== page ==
The only thing more remarkable than Klay Thompson's 41-point performance in Game 6 is that an NBA player with that capability is content spending so much time in the shadows.
Even when Thompson cooked up the game of his life, a night he made more 3-pointers (11) than anyone ever had in the playoffs, he handed the chef's hat to Stephen Curry at the end.
It was Curry who applied the finishing touch to the Golden State Warriors' season-saving victory in Oklahoma City, banking in a floater over Serge Ibaka to give the Warriors a five-point lead with 14 seconds remaining. It was Curry who basked in his teammates' adulation as he returned to the bench; Curry who provided the lasting image when he triumphantly held up seven fingers to signify forcing Monday's Game 7 back in Oakland.
Thompson celebrates, too. He just doesn't celebrate Klay Thompson, and that's just fine with him.
Thompson's demeanor is better suited to be the hype man than the boxer at the center of the ring. When Curry made his triumphant return to these playoffs after missing four games with a knee injury and swaggeringly proclaimed to the Portland crowd that he was back, Thompson was right behind him, pointing at Curry, turning to the fans and chiming in with, "He's back, boy!"
A standout aspect of the Splash Brothers is the absence of a sibling rivalry. This is despite the fact that it's Curry who pops up in all the interviews, endorsements and magazine covers, and it's Curry keeping Thompson from holding the title of the most prolific 3-point shooter in the league. The only NBA player who ever made more 3s in a season than the 276 Thompson sank this year is Curry, who made 286 last season and an absurd 402 this year. Curry and Thompson have been 1-2 in 3 pointers in each of the past three seasons, and Curry has been the league's most valuable player the past two.
It's acceptance speeches for Curry, accepting a lower profile for Thompson.
"Klay doesn't mind," Warriors assistant coach Luke Walton said. "I don't even know how much Klay wants [the attention]. He just loves the game of basketball, loves coming to the gym, getting his work in."
Walton has seen just about every relationship dynamic in the league, beginning with the nadir of the Kobe-Shaq feud during his rookie season with the Los Angeles Lakers in 2003-04. He has never witnessed a togetherness like this Warriors team has shown.
"It's very rare," Walton said. "I don't think it exists in most places in the NBA."
Those who know the Thompson family say Klay's demeanor is more like his mother, Julie, than his garrulous father, Mychal. Klay's playing style bears no resemblance to Mychal, a 6-foot-10 center who played 13 years in the NBA. But one trait Klay inherited from his dad was an ability to subjugate his ego. Mychal was a former No. 1 overall pick by the Portland Trail Blazers who came off the bench for the majority of the 4½ seasons he spent with the Lakers at the end of his career. The Lakers went to the NBA Finals four times while he was there, producing two championships.
"My Lakers teams, Magic [Johnson] was the face of the franchise," Mychal said. "The rest of us benefited from winning. There was no jealousy."
When Curry went off on his 15-point scoring spree in the middle of the third quarter of Game 2 of the Western Conference finals, Thompson was essentially unguarded the entire time. Not once did Thompson call for the ball, even when he was open by the hoop while Curry launched a 3. (When it went in, Thompson uncorked an over-the-top fist pump).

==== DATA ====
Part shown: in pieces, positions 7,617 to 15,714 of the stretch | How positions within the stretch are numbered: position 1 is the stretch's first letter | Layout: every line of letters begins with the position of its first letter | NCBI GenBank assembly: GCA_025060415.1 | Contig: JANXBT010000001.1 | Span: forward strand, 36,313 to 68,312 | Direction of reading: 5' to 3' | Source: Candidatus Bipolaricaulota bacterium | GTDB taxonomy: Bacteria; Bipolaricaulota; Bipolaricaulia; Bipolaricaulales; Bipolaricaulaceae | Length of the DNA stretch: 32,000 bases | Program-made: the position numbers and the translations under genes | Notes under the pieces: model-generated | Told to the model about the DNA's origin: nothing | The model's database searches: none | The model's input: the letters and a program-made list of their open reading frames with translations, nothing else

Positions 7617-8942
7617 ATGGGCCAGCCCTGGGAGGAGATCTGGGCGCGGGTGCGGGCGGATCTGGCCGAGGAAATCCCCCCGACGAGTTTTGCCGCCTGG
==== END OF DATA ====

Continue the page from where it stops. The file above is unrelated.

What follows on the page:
"We don't put our egos in the way," Thompson said when I asked him about the Splash Brothers' relationship earlier this season. "I think we're pretty selfless people. We don't really care about the individuality of the game. That will come with all the accolades.
"Winning takes such a precedent. When we win, everyone gets all the love."
Curry is just as quick to defer to Thompson when he has the hot hand. And the first thing Curry did when the critiques of his defense were relayed to him was say how fortunate he is to play next to a superior defender in Thompson.
Thompson has had his highlights this season, even as Curry entered the sporting stratosphere. Thompson's contract extension kicked in this season, making him the Warriors' highest-paid player at $15.5 million. (Curry was the first teammate to text him congratulations when he signed it).
Thompson won the 3-point shootout at All-Star Weekend in Toronto, although he knows Curry will be extra motivated to reclaim it next year, when the event will be held in Curry's hometown of Charlotte, North Carolina.
And when Curry missed all or part of seven playoff games against Houston and Portland with the knee and ankle injuries, Thompson scored 30-plus points three times. His run of eight consecutive games with at least 20 points matched a Warriors' playoff record set by Tim Hardaway. At the other end, Thompson drew the assignment of guarding James Harden and Damian Lillard and now heading into Game 7 of the West finals, Oklahoma City's Russell Westbrook.
To Mychal Thompson, that stretch without Curry showed him a new side of his son.
"How much he's matured as a man," Mychal said. "On and off the court. For him to accept that challenge, knowing he had to step up. He really lived up to the challenge and embraced it."
Thompson showed he's more than just a sidekick, which makes you appreciate it even more when he stands to the side and lets Curry do his thing. Thompson has the aspirations and abilities to be an all-timer, without the need to prove it all of the time.
"He wants to be great," Mychal Thompson said. "He wants to be a Hall of Famer and multiple-time champion. That's all the motivation you need."